On 1 April 2016, the domain badcriminals.com (under the brand of TmzWorldstar.com) published an article reporting that an unnamed mother had admitted on Facebook to maintaining an affair with and becoming pregnant by her 15-year-old son:
A mother posted a status on Facebook saying she is having relations with her 15 Year old son and they also have a child together.
“For those who don’t know, me and my 15 year old son had a baby last year together. I had sex with him when he was 14 years old. The baby came out fine. Just to let you know, I also have three (3) daughters who are thirteen (13), fourteen (14), and sixteen (16).
My son is a great dad and also a great boyfriend to me. This all started when I realized that I started to get feelings for him I decided to have a one and one talk with him. I told him “mommy loves you more than what it means to just be a mommy to you”. I also told him that “mommy likes you just like how a girl from school likes you.
The claim was duplicated by similar outlets (such as Daily Media Buzz), but there was no truth to any version of the story. Both TmzWorldstar.com and Daily Media Buzz are fake news sites known for publishing shocking, fabricated tales intended to lure site visitors via social media. The individuals depicted in the accompanying photographs were not identified, but the pictures were likely taken from a random social media account without permission.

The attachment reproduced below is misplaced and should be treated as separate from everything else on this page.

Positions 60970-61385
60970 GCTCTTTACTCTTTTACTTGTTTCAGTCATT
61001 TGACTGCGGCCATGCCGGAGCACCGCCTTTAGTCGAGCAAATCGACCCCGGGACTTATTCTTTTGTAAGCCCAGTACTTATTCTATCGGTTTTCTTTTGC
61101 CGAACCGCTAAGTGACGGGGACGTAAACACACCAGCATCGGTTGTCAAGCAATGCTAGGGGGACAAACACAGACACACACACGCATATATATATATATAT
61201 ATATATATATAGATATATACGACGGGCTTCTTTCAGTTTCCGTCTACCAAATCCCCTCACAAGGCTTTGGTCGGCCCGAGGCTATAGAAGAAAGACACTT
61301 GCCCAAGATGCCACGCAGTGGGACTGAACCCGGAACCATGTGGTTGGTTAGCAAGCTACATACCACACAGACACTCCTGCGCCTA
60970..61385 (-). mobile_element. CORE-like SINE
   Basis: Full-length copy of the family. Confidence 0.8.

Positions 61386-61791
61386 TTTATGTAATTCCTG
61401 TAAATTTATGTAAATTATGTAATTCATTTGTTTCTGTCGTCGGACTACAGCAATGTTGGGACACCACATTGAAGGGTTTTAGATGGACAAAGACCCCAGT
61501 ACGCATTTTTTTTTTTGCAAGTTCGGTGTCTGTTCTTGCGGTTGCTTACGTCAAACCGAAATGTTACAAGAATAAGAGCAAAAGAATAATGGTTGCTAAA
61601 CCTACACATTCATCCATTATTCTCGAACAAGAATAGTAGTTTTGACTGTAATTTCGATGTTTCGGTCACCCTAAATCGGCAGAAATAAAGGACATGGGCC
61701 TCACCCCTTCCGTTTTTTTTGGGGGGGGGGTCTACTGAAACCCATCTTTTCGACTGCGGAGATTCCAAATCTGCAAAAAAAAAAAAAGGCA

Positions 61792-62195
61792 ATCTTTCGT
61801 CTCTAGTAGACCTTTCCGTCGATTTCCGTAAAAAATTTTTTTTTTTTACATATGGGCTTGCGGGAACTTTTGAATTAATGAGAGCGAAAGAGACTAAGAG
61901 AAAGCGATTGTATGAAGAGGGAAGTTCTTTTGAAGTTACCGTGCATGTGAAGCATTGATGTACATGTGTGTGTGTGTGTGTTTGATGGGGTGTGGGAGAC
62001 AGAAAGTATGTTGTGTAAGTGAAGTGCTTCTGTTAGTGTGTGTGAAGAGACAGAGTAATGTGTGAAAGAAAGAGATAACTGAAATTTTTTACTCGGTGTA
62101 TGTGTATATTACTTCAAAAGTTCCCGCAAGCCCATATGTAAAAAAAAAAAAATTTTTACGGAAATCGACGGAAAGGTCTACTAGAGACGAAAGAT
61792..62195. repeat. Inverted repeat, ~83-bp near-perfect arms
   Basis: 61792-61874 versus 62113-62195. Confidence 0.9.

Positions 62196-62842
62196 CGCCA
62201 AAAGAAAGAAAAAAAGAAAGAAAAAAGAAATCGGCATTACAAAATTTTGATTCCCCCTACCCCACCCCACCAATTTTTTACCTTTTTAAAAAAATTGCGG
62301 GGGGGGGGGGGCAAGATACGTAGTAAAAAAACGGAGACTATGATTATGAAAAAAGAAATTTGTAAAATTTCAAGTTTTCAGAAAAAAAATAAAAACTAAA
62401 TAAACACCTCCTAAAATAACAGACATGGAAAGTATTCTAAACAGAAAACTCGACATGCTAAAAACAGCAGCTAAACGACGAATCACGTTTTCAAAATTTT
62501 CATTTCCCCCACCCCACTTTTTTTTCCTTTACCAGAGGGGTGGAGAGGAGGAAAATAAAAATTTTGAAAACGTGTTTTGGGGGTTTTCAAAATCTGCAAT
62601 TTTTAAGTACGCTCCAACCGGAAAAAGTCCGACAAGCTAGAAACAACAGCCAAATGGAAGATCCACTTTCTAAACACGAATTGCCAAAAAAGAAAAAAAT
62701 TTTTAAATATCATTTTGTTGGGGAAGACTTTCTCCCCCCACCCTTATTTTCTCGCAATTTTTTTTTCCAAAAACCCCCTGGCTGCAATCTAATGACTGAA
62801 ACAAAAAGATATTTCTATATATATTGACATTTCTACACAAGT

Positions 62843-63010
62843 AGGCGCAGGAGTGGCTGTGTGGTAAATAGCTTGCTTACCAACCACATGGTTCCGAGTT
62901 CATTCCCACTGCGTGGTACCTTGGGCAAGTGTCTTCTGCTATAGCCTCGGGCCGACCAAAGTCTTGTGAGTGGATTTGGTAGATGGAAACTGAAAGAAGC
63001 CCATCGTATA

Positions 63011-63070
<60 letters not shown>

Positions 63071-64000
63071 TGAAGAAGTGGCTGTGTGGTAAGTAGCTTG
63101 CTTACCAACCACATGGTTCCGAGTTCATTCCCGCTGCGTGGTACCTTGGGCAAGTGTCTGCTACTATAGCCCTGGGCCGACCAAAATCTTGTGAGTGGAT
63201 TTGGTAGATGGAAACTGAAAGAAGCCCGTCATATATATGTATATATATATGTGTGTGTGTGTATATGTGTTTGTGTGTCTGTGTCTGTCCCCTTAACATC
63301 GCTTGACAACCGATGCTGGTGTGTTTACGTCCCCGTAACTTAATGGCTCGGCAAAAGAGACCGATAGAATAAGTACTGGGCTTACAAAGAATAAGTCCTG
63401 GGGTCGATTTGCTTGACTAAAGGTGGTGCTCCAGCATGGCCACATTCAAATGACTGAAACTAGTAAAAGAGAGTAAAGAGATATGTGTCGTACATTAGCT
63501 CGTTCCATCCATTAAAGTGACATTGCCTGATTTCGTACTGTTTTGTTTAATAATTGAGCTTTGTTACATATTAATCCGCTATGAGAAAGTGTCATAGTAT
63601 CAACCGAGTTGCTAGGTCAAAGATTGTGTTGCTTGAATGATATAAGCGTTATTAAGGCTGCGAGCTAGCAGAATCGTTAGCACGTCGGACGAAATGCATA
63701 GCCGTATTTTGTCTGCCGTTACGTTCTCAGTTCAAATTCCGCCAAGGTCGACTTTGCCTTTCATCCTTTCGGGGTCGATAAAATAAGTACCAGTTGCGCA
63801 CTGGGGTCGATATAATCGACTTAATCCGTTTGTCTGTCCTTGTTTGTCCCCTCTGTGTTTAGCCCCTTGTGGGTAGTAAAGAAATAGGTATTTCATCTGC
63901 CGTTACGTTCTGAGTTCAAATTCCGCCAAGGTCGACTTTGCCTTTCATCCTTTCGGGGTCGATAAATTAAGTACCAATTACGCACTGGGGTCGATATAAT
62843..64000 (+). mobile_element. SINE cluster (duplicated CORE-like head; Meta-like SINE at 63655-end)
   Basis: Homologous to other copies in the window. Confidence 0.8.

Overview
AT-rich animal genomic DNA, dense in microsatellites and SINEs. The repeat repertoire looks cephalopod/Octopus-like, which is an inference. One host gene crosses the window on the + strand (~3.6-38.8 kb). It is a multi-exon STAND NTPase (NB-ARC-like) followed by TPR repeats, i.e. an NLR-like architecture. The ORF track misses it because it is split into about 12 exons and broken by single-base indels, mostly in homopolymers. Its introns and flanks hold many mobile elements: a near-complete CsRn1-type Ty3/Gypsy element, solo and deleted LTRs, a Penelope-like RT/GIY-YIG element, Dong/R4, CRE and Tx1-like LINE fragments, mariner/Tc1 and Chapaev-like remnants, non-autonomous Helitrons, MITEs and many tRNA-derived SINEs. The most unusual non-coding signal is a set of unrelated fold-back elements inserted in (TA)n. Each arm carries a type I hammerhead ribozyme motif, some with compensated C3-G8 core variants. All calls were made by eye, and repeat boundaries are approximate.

TmzWorldstar.com's prior viral hoaxes include a claim that a then-recent Powerball lottery winner died of a cocaine overdose; the site also swiped other fake news outlets' fabrications about a man marrying a baby and Jaden Smith planning a penectomy for his 18th birthday. Daily Media Buzz maintained the same habit of copying extant fake news items including claims an obese woman starved her seven children, Powerball lottery winners Lisa and John Robinson were giving money away to Facebook users, a badly mutilated baby was discovered in a dumpster following a botched abortion, and a Gabourey Sidibe death hoax. Neither site appeared to host a disclaimer marking content as fake news, but both carried falsified claims that appeared on myriad similar sites.